Some movies aim to distract us; others seek to help us understand. "The Descendants" tackles some of the prickliest issues a contempo family can face with such sensitivity that it's hardly noticeable you're being enlightened while entertained.
By Peter Debruge


Some movies aim to distract us; others seek to help us understand. "The Descendants" tackles some of the prickliest issues a contempo family can face -- coping with a loved one's right-to-die decision -- with such sensitivity that it's hardly noticeable you're being enlightened while entertained. As a Hawaiian father of two negotiating complex emotions while his wife lies comatose after a boating accident, George Clooney reveals yet another layer of himself. His involvement, plus the welcome return of "Sideways" director Alexander Payne, will bring in auds; their tell-a-friend enthusiasm should spell sleeper success among catharsis-seeking adults.
With its tropical vistas and near-perfect weather, Hawaii makes an unexpected backdrop for such a story, a mismatch that island native Matt King (Clooney) acknowledges in his opening voiceover. "Paradise can go fuck itself," he says, the line betraying the anger he feels in the face of his wife's 23-day coma. It isn't a typical movie-star role; movie stars seldom play helpless. And yet Clooney has always kept his character-actor instincts close, which enable him to disappear into a well-written, soul-baring part like this with little vanity or baggage.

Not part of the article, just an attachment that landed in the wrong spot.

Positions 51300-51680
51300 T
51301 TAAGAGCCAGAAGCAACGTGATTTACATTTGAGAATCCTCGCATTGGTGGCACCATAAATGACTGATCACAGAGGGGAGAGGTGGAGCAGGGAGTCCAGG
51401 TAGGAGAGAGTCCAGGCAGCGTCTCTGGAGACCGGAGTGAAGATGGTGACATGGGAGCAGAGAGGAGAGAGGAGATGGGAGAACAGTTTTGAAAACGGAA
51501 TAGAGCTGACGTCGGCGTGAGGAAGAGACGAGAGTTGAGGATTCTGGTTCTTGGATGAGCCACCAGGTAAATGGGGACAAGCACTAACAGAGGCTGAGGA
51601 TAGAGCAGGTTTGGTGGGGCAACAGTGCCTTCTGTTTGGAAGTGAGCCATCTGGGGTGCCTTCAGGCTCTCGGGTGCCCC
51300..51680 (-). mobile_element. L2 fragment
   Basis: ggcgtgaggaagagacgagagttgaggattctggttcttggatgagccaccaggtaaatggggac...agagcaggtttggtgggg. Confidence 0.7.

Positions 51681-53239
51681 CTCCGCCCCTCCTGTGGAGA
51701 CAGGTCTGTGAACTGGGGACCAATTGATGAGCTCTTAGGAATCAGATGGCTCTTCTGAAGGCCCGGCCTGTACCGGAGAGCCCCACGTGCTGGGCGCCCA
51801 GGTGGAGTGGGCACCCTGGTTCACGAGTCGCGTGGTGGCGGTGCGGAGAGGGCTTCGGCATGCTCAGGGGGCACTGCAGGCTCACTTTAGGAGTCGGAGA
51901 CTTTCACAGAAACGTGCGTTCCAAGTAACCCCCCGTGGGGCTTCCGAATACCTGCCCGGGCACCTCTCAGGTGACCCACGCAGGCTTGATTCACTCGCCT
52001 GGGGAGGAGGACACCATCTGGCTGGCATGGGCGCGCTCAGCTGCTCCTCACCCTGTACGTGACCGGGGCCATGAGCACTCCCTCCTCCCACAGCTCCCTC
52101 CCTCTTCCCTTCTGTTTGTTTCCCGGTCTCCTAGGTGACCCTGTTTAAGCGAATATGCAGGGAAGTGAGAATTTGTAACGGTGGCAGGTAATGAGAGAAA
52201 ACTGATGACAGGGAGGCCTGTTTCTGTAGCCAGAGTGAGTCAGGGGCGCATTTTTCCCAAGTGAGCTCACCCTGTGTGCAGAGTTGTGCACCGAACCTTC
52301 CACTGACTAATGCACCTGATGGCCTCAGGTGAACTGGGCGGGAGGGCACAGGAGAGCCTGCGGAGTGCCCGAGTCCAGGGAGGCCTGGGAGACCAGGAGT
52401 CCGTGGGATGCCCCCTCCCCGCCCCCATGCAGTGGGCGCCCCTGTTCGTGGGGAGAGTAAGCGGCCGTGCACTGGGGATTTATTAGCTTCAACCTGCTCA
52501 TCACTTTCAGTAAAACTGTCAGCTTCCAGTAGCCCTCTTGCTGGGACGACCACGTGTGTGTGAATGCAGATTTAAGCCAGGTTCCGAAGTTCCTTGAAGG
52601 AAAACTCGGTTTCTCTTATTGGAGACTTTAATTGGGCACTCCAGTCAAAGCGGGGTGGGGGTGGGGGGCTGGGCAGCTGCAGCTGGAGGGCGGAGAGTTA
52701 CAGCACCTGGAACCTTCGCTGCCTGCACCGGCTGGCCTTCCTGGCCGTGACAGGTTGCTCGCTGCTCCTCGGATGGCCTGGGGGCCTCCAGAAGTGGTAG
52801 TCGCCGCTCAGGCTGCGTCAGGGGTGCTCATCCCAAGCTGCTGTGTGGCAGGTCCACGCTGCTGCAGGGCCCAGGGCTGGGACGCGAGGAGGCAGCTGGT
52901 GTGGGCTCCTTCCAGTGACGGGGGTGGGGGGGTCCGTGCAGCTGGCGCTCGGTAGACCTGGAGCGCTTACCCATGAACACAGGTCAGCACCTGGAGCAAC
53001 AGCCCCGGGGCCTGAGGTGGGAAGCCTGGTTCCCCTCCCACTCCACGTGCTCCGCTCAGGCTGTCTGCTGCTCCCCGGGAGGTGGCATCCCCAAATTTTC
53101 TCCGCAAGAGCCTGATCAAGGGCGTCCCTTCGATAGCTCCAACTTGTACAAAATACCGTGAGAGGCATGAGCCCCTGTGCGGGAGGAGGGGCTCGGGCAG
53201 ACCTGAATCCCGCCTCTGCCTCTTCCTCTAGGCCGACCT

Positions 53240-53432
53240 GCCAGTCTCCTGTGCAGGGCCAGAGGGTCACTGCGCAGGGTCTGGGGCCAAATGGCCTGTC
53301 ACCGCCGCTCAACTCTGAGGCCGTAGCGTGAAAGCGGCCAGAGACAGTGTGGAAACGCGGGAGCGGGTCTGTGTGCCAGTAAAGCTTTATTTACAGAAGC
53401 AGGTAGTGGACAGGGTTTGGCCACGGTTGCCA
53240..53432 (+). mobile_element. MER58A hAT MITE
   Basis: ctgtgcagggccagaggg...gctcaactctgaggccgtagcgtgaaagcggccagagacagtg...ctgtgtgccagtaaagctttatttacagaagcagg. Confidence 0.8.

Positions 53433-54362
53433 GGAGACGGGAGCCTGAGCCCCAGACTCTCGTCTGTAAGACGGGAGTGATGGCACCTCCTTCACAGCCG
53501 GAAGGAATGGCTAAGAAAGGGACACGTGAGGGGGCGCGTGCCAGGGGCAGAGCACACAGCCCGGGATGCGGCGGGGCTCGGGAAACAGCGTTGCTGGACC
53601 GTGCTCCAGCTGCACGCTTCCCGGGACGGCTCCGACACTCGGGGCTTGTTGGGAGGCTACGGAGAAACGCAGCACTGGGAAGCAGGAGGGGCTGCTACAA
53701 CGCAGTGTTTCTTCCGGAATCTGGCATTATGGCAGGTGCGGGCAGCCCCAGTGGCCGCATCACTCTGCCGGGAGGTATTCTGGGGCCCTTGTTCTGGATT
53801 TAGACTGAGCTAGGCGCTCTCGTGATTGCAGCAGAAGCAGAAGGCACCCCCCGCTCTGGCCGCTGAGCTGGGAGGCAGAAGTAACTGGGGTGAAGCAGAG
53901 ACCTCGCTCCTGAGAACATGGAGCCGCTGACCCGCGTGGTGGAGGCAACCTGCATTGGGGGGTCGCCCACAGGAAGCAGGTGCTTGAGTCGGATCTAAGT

Here, he plays a dad who's never had to practice that role. Husband, check. Provider, check. But Matt was always the "backup parent" to his more adventure-seeking wife Elizabeth (Patricia Hastie, seen waterskiing in the opening shot, then bedridden for the remainder of the film), and the thought of having to raise his 10- and 17-year-old daughters solo terrifies him. The accident comes at a particularly difficult time, as Matt holds a majority stake in the family trust: 25,000 acres of unspoiled land on Kauai that his relatives are pushing him to sell.

To some extent, Matt is overshadowed by a decision he doesn't want to make (the fate of real estate he doesn't necessarily feel entitled to) and forced to deal with one that's already been made for him (his wife's will stipulates she doesn't want to live in a vegetative state). Through it all, his focus remains on his children. Younger daughter Scottie (Amara Miller) is starting to act out, while teenage Alexandra (Shailene Woodley) has become such a handful she's been shipped her off to boarding school.

Woodley, best known for her work on ABC Family's soapy "The Secret Life of the American Teenager," is a revelation in the role of Alex, displaying both the edge and depth the role demands. At face value, she appears to be going through a rebellious phase, but as the story unfolds, she proves to be the strong one, wiser than she appears and potentially better equipped to deal with the tragedy at hand.